What We Are Watching This Week

  • Housing Starts
  • Federal Reserve Opening Market Committee Rate Announcement
  • US Leading Economic Indicators

Highlights From Last Week

  • Consumer Price Index
  • Producer Price Index (indication of input inflation)
  • Retail Sales

Except for the TSX, which rallied on the back of oil, major North American stock indices experienced a predominantly downward trend throughout the week, influenced by mixed signals from inflation data and indications of a slowdown in consumer spending. Despite reaching a record high midweek, the Dow Jones Industrial Average retreated by the week’s end. Energy stocks performed well thanks to increased oil prices, whereas the technology sector saw lagging performance, attributed to weaknesses in companies like NVIDIA and other chipmakers.

The pan-European STOXX Europe 600 Index saw a 0.31% increase in local currency, marking its eighth consecutive weekly gain. This rise was propelled by upbeat corporate earnings and increasing expectations of a borrowing cost reduction by the European Central Bank (ECB) in June. France’s CAC 40 Index surged by 1.70%, Italy’s FTSE MIB gained 1.61%, and Germany’s DAX rose by 0.69%. Additionally, the UK’s FTSE 100 Index experienced a 0.94% increase.

In February, consumer prices surged by 0.4%, matching the largest increase in five months, driven mainly by higher gas prices and housing costs. This pushed the yearly inflation rate above 3%, just ahead of the Federal Reserve’s upcoming meeting, where they will discuss potential interest rate cuts. Economists had anticipated this 0.4% rise. The core rate, excluding food and energy, also increased by 0.4%, slightly above expectations. However, the 12-month core rate dipped slightly to 3.8%. Despite concerns about inflation, the Fed is holding off on rate cuts until there is more explicit evidence that inflation is slowing toward its 2% target. This latest report may delay any decision until the summer, although Wall Street is currently eyeing June as a possible starting point for a rate-reduction cycle. The Fed had raised interest rates significantly in 2022 and 2023 to combat inflation, and while inflation has moderated since then, it remains above the Fed’s comfort level.1

Retail sales rebounded by 0.6% month-on-month (M/M) in February, reversing most of January’s decline of -1.1%. This growth was slightly below the consensus forecast of 0.8%. Sales in the auto sector increased by 1.6% M/M, led by motor vehicle dealers, while gasoline station sales rose by 0.9%, ending four consecutive months of decline due to increased gas prices. The building materials and equipment category saw a notable rise of 2.2% M/M. However, sales in the retail sales “control group,” excluding volatile components like autos, building materials, and gas, remained flat after a decline in January. Positive contributions came from miscellaneous store retailers, department stores, and food and beverage stores, while clothing and accessory stores experienced a decrease. Food services & drinking places saw a modest increase of 0.4% M/M.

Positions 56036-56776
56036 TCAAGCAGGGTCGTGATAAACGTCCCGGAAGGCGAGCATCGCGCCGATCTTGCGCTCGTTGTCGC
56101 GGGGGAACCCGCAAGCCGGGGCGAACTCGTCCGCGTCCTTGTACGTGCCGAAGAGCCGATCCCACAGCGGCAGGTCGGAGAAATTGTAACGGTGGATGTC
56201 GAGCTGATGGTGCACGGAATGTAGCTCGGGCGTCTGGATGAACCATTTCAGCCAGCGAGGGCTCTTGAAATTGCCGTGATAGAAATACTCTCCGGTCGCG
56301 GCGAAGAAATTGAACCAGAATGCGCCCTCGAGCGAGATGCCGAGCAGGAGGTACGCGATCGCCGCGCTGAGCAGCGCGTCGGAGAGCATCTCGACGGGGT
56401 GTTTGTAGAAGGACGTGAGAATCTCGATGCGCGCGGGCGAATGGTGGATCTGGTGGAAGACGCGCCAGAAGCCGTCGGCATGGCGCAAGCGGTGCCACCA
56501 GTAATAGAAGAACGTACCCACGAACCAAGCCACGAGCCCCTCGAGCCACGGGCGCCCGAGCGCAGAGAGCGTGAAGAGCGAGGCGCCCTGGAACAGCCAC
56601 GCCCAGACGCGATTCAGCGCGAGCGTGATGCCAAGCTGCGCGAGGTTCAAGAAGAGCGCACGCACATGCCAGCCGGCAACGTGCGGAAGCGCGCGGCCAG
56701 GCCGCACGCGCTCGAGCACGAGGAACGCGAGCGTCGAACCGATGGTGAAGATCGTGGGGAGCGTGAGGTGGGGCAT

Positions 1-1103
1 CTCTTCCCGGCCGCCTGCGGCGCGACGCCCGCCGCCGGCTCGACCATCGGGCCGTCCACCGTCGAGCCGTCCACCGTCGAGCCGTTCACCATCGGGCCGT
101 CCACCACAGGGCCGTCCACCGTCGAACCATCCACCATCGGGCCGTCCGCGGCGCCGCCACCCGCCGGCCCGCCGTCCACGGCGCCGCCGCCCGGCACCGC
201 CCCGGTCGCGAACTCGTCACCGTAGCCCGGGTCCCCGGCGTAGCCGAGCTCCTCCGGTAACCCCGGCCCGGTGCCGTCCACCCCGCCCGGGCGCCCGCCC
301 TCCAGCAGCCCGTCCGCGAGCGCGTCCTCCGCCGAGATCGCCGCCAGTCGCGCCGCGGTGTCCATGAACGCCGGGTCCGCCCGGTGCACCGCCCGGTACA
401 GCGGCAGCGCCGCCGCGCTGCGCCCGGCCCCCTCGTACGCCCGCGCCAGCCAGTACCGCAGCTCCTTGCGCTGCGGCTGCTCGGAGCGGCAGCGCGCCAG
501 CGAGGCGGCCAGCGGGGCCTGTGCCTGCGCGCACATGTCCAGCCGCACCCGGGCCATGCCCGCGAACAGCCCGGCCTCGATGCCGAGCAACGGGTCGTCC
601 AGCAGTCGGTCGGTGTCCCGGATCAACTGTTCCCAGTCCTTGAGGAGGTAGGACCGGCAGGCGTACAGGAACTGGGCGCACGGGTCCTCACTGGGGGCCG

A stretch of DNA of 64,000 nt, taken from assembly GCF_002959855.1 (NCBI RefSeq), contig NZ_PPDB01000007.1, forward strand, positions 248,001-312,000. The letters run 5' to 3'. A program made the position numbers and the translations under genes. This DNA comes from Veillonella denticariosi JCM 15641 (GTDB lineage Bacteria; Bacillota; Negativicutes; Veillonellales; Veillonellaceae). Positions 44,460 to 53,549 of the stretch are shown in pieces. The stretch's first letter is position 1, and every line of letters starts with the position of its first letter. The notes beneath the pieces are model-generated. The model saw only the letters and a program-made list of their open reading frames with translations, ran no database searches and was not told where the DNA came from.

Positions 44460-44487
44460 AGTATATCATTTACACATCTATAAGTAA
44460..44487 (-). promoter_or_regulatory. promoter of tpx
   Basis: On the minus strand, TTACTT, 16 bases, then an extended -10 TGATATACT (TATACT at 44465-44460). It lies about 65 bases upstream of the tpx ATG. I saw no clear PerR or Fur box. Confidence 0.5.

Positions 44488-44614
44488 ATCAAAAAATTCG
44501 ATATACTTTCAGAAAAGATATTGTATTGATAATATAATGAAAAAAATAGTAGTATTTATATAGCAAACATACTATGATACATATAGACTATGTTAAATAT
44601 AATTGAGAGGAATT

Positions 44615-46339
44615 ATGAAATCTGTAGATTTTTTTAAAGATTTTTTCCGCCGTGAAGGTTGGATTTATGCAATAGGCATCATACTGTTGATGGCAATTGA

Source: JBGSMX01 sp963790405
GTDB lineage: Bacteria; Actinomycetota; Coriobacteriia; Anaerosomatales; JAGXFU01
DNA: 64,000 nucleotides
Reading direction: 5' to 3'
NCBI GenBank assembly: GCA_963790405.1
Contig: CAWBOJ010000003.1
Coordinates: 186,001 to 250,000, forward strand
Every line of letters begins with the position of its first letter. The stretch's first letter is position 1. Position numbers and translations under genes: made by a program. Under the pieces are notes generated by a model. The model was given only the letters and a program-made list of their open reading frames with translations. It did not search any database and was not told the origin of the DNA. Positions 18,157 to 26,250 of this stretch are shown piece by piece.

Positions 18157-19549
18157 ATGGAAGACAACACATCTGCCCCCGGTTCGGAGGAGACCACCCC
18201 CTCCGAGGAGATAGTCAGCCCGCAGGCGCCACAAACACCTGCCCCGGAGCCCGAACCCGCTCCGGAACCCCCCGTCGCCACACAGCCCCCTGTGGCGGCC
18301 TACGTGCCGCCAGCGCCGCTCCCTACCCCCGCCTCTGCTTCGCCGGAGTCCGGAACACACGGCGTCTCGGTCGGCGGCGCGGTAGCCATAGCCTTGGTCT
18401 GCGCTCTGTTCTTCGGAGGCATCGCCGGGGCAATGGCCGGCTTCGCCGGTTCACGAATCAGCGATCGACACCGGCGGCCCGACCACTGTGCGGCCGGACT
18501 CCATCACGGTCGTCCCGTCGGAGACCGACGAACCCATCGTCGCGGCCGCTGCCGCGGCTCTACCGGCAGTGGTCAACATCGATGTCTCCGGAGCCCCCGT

The rebound in retail spending in February reflects resilience in consumer spending despite challenges like higher borrowing costs and elevated prices. However, spending is expected to moderate as the job market cools and wage gains slow. Consumer spending for Q1 is currently tracking at 2.7% annualized quarter over quarter Q/Q. This increase in retail spending poses challenges for the Federal Reserve, particularly with the recent shift in core goods prices from deflation to price growth. The Fed may remain cautious and monitor inflation’s progress before making policy changes.2

In February, the Producer Price Index (PPI) for final demand increased by 0.6%, following a 0.3% rise in January and a slight decline of 0.1% in December 2023. Over the 12 months ending in February, the final demand index rose by 1.6%, the largest increase since September 2023. Nearly two-thirds of this rise was attributed to the final demand goods index, which surged by 1.2%, while prices for final demand services increased by 0.3%. The index for final demand, excluding foods, energy, and trade services, grew by 0.4% in February, following a 0.6% increase in January. Over the 12 months ending in February, this index rose by 2.8%. Within the final demand for goods, the increase was primarily driven by a 4.4% surge in energy prices, particularly gasoline, which rose by 6.8%. Conversely, prices for hay, hayseeds, and oilseeds decreased by 8.3%. Final demand services saw a 0.3% increase, with notable rises in traveler accommodation services, outpatient care, and airline passenger services. Margins for final demand trade services declined by 0.3%, while prices for transportation and warehousing services rose by 0.9%. However, the wholesaling of chemicals and allied products experienced a notable margin decrease. Overall, the February PPI report indicates a significant increase in final demand prices, primarily driven by rising energy costs and some service sectors, while certain goods experienced price declines.3